Yemeni archeological sites must be protected, urge academics

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Any official proved to be involved in archeology crimes must be removed from his position and charged with the crime of defiling Yemen’s historical identity and cultural heritage, stated one of the recommendations that participants agreed on during a symposium called “The Protection of Yemen’s Archeology and the Preservation of its Civilization Heritage,” organized by the Progress and Advancement Forum on Sunday.

Under the sponsorship of Yahya Mohammed Abdullah Saleh, Chairmen of the Forum, academics, intellectuals and media figures asked the establishment for a court specialized in archeology crimes, and called urged members of the antiquities’ protection bodies to impose disciplinary action against every official in the state, be they civilian or military, involved in any archeology-related crime.

The participants also recommended reviewing all pending issues related to archeology, which are still under judicial proceedings. “The government must give the issue of Yemen’s archeology protection a status of permanent priority. It is also urgent to restore all robbed antiquities that have been smuggled abroad, through internationally recognized means.

The Ministries of Culture, Tourism and Information, local administration, education and civil society organizations that participated in the forum, commissioned to prepare proposals for the draft amendments to some articles of the Protection Archeology Law. The protection law issued in 1994 and amended in 1997 as well as the new amendments, should submit to the government to complete the legal and constitutional procedures for approval.

The amendments must have stringent items criminalizing all who were found guilty of any crimes tampering archeology, distortion, smuggle, trade or concealment. “Such crimes classified as big crimes that require physical harsh and deterrent punishment,” confirmed the Forum’s participants.

The participants called for two new colleges, of Archeology and Tourism, to be set up in the provinces of Marib and Hadhramout to attract people from the two provinces and other provinces to study and train in archaeology and preservation. The establishment of the two colleges aims to raise younger generations’ awareness of historical monuments and cultural heritage of Yemen.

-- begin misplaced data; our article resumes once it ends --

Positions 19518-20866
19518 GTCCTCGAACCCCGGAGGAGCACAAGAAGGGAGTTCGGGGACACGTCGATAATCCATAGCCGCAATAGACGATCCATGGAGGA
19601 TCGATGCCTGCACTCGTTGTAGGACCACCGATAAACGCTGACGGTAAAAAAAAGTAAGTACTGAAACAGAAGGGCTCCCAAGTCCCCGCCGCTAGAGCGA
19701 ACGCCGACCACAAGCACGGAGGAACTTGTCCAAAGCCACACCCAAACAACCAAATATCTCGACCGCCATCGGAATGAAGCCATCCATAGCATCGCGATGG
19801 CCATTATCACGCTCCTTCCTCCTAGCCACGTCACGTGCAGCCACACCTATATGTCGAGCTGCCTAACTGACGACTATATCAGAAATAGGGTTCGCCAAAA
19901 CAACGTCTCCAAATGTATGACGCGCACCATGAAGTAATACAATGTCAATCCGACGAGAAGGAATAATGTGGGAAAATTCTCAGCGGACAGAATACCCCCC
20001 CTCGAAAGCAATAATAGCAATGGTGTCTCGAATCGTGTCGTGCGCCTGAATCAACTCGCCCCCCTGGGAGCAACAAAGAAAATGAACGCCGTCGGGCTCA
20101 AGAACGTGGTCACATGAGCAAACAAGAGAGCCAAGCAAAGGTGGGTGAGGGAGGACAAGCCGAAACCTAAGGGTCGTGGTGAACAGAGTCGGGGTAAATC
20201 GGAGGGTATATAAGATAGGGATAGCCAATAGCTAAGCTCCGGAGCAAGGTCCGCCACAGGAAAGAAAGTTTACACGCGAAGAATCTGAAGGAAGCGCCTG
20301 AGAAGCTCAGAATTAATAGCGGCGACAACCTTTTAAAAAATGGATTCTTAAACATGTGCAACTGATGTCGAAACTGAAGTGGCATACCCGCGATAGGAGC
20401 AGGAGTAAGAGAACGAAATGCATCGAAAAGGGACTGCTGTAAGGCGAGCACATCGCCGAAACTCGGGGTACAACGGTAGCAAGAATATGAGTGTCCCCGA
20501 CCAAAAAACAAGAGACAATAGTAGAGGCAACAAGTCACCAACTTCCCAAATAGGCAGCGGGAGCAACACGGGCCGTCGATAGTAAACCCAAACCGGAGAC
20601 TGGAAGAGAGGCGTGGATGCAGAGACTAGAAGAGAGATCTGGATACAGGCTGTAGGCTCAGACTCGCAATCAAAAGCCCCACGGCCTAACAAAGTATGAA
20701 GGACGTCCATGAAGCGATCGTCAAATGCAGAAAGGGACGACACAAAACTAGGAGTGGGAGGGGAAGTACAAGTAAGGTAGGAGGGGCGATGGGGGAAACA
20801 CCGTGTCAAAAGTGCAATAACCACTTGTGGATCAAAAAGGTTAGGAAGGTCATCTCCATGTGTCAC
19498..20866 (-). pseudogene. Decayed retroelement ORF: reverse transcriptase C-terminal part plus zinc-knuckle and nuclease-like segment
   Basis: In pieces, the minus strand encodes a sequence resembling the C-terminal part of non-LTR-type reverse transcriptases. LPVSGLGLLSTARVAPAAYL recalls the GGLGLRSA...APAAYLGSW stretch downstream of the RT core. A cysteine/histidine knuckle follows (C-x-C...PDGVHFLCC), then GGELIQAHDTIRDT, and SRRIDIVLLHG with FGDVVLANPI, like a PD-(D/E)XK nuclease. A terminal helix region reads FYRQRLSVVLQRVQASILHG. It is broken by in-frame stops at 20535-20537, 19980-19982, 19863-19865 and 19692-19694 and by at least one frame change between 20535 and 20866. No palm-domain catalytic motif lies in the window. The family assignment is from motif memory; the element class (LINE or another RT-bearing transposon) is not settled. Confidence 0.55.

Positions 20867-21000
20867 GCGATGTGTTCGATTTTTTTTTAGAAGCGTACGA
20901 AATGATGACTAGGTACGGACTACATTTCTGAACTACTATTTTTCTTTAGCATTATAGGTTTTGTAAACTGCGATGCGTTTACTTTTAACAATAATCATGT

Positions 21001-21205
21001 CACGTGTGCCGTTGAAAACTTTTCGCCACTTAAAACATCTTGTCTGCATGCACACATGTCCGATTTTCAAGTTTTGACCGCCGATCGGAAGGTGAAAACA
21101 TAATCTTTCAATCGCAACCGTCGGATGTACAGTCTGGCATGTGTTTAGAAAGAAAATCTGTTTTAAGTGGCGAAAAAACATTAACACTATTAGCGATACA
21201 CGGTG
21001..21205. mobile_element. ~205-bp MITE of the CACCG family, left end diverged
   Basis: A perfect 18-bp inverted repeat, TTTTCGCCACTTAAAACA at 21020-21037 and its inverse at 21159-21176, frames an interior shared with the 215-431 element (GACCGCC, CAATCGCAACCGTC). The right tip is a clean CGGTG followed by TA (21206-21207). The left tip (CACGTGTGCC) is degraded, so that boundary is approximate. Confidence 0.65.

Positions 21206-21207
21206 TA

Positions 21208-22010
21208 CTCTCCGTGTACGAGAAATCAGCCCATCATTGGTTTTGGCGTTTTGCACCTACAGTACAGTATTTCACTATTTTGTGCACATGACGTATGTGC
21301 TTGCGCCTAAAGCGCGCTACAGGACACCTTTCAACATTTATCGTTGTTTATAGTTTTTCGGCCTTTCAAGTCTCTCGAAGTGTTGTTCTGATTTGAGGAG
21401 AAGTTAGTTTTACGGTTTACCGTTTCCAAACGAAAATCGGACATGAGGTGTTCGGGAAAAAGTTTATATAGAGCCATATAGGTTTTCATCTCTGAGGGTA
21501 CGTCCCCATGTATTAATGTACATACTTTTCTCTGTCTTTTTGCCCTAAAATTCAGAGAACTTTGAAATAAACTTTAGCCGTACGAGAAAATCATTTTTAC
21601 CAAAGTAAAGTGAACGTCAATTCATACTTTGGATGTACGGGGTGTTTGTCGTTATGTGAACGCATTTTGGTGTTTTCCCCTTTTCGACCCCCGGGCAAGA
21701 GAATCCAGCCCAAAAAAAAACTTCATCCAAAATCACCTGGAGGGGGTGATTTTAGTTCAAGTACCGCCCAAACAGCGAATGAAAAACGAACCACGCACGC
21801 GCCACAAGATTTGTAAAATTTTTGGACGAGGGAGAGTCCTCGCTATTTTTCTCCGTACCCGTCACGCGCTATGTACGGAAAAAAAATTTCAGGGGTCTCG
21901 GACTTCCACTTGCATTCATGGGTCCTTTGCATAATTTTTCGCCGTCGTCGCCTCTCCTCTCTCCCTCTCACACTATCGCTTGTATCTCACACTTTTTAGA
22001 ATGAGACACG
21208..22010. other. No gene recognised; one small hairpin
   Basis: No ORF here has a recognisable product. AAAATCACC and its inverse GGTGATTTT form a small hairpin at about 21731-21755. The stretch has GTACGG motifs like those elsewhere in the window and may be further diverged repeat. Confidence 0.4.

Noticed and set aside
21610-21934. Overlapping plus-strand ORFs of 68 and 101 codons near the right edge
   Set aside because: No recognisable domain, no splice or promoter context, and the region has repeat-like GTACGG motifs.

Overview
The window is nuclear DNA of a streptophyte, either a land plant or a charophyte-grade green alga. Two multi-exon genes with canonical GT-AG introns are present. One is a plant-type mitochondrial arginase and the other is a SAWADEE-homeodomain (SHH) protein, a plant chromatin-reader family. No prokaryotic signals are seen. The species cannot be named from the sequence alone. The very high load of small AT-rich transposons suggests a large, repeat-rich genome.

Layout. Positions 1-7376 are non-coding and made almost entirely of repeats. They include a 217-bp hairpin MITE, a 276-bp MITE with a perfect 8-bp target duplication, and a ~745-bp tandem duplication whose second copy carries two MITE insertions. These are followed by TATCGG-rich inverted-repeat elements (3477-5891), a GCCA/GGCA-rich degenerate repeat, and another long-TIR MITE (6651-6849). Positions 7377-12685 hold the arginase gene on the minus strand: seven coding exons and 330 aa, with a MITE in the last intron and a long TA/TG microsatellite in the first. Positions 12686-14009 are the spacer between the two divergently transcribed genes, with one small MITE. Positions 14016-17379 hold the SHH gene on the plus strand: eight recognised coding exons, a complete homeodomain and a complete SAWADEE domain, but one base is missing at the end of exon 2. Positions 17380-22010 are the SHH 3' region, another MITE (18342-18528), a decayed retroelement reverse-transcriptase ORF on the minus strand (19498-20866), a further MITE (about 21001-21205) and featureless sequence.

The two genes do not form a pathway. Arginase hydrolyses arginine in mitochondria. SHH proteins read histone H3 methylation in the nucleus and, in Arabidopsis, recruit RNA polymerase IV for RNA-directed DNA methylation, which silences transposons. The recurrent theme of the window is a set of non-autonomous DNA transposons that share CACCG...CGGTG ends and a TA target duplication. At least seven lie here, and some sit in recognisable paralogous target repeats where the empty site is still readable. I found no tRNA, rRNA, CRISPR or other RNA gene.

The Forum also requested the inclusion in the curricula of primary and secondary education subjects treating the importance of Yemeni archeology, taking into account the different age’s levels.

They also demanded primary education curricula on Yemeni archeology, inclusion of archaeology in the history curriculum at all Yemeni universities, and the establishment of archaeological trips for students from schools and universities.

Recommendations of the forum noted the need for media organizations, governmental press institutions and newspapers to make programs and activities aimed at sensitizing the community about the importance of archeology, cultural heritage and the history of Yemen. This is in order to promote and define them to the world, and expose all the damage of crimes against antiquities.

“This is priceless wealth, and we must work to identify, classify and index these artifacts in Yemen and account for them abroad, working to recover them according to international laws and norms,” Saleh said. “We also must provide appropriate material, scientific and human resources, possibilities to conduct exploration and research to discover as much as possible from Yemeni civilization and creativity,” he added.

The symposium was attended by Mohammed Abu Bakr al-Maflahi, Minister of Culture, Nabil al-Faqeeh, Minister of Tourism, Abdul-Aziz Bin Habtoor, Deputy of Education Minister, and Dr. Abdullah Bawazer, chairman of the General Authority of Antiquities and Museums.

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